Ready-Set-Cook! Papas Y Puerco Tamales

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“Ready, Set, Cook! Special Edition Contest Entry: In 36 years of marriage to my Hispanic husband, I have never attempted making tamales on my own. Last week, a friend came home from Arizona with a "souvenir" for me -- dried corn husks. Hubby laughed, "Yeah, like you'll ever make tamales!" He's eating his words, and devouring these tamales!”
24 tamales

Ingredients Nutrition


  1. Most folks (myself included) associate tamale-making with a yearly holiday tradition in hispanic families. In other words, lots of hands to help! To do this on my own, I prepared the pork meat one day, finished cooking and assembling the next.
  2. Rub pork meat with cumin and garlic powder. Put in slow cooker, topped with chopped onion and first can of diced tomatoes & chilies. Cook on low for 6-8 hours. Remove meat from cooker with tongs, and using two forks, shred meat, discarding bones and cooking liquid.
  3. If you are finishing the recipe the next day, cool and refrigerate meat at this point.
  4. Now rinse your dried corn husks, place in a deep pan and cover with very hot water. These must soak for an hour or more to become pliable. To keep husks fully immersed in water, place a clean heavy plate or bowl on top of husks. (My husband's family usually do this the night before any tamale-making party, Simply cover the pan and let the husks soak all night.).
  5. Next, prepare your sauce by combining sauce ingredients in a saucepan and heat to a low boil. Remove from heat.
  6. Place shredded "No Mas Papas" hashbrowns, garlic powder, onion powder, and mexican-style chili powder in a microwaveable bowl, add a splash of water, cover and microwave on high for 5 minutes.
  7. In a large frying pan, add shredded pork meat, partially-cooked potatoes, frozen corn, and 1/4 of prepared sauce. Cover and simmer for 15 minutes. If filling becomes too dry, add a bit of chicken broth to keep it simmering. Add chopped cilantro, stir in, and remove from heat. Your filling is now ready.
  8. Prepare dough by combining all dry ingredients in large mixing bowl. Add warm chicken broth a little at a time, stirring by hand, and stop when you have a soft moist dough. Depending on the brand of masa, you may only need 3 & 1/2 cups of liquid to reach this consistency.
  9. In a smaller mixing bowl, whip room-temperature lard until very creamy (about 3-4 minutes using a hand mixer). Stir in minced green onion. Add whipped lard to moist dough, and continue beating dough by hand until lard is fully incorporated and dough is spongey.
  10. Time to assemble! First, get out your big soup pot, fill with an inch of water, and insert steamer basket.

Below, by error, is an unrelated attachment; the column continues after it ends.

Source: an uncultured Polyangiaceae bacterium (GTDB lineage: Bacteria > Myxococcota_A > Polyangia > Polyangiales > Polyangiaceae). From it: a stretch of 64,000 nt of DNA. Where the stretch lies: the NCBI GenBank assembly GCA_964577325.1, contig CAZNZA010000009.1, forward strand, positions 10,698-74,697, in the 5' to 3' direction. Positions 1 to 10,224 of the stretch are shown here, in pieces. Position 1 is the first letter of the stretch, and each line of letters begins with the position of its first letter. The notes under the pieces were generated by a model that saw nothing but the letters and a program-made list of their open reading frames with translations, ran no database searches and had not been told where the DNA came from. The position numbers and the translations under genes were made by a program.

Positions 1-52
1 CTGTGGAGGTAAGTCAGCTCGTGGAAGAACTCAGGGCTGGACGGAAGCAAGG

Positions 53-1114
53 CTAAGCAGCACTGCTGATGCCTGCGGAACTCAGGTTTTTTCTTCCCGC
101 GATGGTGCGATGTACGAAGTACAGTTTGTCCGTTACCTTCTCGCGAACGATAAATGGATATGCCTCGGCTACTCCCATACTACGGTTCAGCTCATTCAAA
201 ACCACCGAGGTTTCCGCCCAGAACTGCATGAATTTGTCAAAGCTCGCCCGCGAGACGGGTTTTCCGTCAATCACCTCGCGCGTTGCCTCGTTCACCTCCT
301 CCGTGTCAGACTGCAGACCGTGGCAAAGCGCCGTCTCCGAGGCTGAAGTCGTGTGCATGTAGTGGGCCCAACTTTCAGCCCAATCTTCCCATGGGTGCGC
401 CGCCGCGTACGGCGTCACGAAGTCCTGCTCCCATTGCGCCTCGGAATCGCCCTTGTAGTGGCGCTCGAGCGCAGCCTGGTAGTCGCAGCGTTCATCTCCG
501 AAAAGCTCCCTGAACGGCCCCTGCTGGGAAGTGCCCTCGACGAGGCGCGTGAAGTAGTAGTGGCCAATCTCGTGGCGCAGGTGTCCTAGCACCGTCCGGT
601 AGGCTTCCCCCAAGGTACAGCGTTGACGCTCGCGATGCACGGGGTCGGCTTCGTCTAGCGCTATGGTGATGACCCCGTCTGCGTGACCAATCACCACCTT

11. Drain softened corn husks completely. Take one husk, pointed end towards you, a heaping spoonful of dough, and spread on husk. Cover the top 2/3 of the husk and outward to within 1/2 inch of left and right edges. How thick? You want to cover "just enough" so that the husk underneath is not visible. Don't waste time "painting" your dough perfectly like I did at my first tamale-making party in the 70s - they all taste the same! Next, top your dough with a heaping tablespoon of filling, followed by a teaspoon of sauce. Fold the bottom of the husk up, then one side and the other. Stand your tamale in the steamer, open-end UP.
  12. And as my daughter likes to say, "Rinse and repeat!" Continue until you have two dozen tamales ready to cook. Bring water in steamer to a boil, lower to simmer, and cover pot with a clean wet dishtowel. Cook for one hour, or until masa dough is cooked through. (I tried a "test tamale" to be sure -- that's my story, anyway!).
  13. Unwrap tamale, top with a spoonful of sauce - enjoy!
  14. Options: I only made one dozen tamales, cutting the dough and sauce measurements in half, but making the full meat filling recipe. After filling and wrapping my dozen tamales, I put the remaining filling in a sealable freezer bag for another batch at a later time. This filling is also delicious stirred into scrambled eggs for a zesty form of "machaca" or used as a burrito-filling. When corn is in season, oil & grill two corn cobs until roasted, and cut the kernels from the cob, in place of defrosted frozen corn in recipe. Any leftover tamales can be cooled, wrapped in foil, and placed in a sealable freezer bag to enjoy another day.
  15. Also note, the prep time I recorded includes the cooking & shredding of the pork shoulder roast on day one, and heating through the next day of the filling, rather than including that as cooking time. I viewed all of this as "prep" for the final cooking stage.

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